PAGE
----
A joyful tribute with George Takei


George Takei was just 4 years old on one of the most transformative days in American history.

On Dec. 7, 1941, hundreds of Japanese fighter planes attacked Pearl Harbor, leading to the United States’ involvement in World War II.

Seventy-four years later, Takei spoke to over 2,000 people at Butler University about his journey from childhood to his current position.

Takei spoke at Clowes Memorial Hall Monday as part of the Celebration of Diversity Distinguished Lecture Series.

Takei is an actor, a social justice activist and a social media mega-power.

He is best known for his role in the television series “Star Trek.”

Takei starred in the show as Hikaru Sulu, helmsman of Starship Enterprise.

“I always wanted to act,” Takei said. “My mother always told her friends that I made my theatrical debut in the maternity ward when she heard that stentorian yowl.”

Even though he loved acting as a child, Takei said he never saw himself as a distinguished lecturer speaking to and inspiring thousands of people.

During Takei’s lecture, he discussed being imprisoned during World War II.

On Takei’s fifth birthday, April 20, 1942, he and his family were ordered out of their home.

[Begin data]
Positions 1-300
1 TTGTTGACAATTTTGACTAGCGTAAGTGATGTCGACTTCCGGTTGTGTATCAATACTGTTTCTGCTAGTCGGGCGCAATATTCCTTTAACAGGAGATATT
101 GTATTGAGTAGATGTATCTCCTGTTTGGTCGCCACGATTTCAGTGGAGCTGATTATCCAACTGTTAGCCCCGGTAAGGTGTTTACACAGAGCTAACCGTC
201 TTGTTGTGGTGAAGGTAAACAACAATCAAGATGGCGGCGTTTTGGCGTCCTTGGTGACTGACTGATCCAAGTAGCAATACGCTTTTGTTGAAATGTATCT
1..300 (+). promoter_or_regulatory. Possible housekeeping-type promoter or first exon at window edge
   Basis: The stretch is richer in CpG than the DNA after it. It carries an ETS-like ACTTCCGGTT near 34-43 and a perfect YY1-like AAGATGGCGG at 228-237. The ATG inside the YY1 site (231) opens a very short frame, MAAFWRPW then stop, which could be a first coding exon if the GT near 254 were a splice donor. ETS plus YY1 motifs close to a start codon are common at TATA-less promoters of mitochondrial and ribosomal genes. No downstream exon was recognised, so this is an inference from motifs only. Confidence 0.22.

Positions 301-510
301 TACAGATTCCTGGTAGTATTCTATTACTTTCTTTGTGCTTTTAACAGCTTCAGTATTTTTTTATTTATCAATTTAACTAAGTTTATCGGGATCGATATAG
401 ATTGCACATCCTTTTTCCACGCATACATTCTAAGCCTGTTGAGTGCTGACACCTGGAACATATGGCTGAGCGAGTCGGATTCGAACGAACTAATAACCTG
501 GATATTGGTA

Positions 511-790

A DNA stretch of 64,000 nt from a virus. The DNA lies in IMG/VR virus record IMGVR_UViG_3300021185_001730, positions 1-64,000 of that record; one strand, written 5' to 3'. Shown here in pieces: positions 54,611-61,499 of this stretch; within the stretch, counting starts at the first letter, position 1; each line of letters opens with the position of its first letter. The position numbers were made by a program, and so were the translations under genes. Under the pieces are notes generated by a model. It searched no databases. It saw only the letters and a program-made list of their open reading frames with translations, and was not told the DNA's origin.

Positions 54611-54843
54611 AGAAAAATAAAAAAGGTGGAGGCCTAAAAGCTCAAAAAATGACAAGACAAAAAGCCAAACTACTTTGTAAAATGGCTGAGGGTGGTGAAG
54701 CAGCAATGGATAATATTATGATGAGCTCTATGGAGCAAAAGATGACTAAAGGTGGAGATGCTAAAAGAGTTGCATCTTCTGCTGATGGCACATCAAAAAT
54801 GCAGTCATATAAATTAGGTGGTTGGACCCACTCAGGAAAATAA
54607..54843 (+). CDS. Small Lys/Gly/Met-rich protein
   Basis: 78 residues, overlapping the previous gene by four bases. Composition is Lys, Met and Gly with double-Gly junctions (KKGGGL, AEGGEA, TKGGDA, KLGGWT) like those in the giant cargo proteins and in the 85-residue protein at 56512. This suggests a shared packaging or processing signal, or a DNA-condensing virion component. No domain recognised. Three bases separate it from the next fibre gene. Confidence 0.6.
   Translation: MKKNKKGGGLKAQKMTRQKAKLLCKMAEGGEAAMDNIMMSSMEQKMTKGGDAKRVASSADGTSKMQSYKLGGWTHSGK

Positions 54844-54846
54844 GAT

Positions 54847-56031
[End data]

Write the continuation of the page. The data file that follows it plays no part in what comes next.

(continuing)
They were sent to internment camps.

At the internment camp, Takei and his family followed a strict regular routine.

They were told when to eat, when to shower, and they called their military-style barracks home.

“I still remember the barbed-wire fences,” he said.

After four years of imprisonment, his family struggled to make ends meet, left with nothing.

During this rough time, Takei said his father worked as hard as he could to give his children the opportunities they needed for a bright future.

“His first job was being a dishwasher in a Chinatown restaurant,” he said. “Only other Asians would hire us.”

The actor said his father’s hard work was the foundation that set him on the path to receiving a higher education.

During his teenage years, Takei wanted to understand more about American democracy and how it worked.

Takei’s father explained to him the pain he felt about being imprisoned under a system that was supposed to let everyone have a voice.

It was from the pain his father felt that lead him to better understand democracy and how to improve it through activism.

Takei later went on to attend University of California, Berkeley, and University of California, Los Angeles.

“What I am doing, in many ways, is a tribute to my father,” Takei said.

Takei said he also tries his best to keep a connection with his fans and supporters through social media and embracing his identity as a homosexual man.

“My fan base goes from the millennials to baby boomers,” he said.

Takei said he best interacts with his fans through humor.

“We all respond to humor, whether you are 25 or 85,” he said. “We enjoy a good joke.”

Takei has been imprisoned, discriminated, and loved during his lifetime.

But today, a significant portion of what he does, Takei said, stems from his parent’s “hard work and love.”

Overall, he has learned to be joyful despite his past circumstances.

“I think that is the common link we all have: to find joy in a situation,” he said.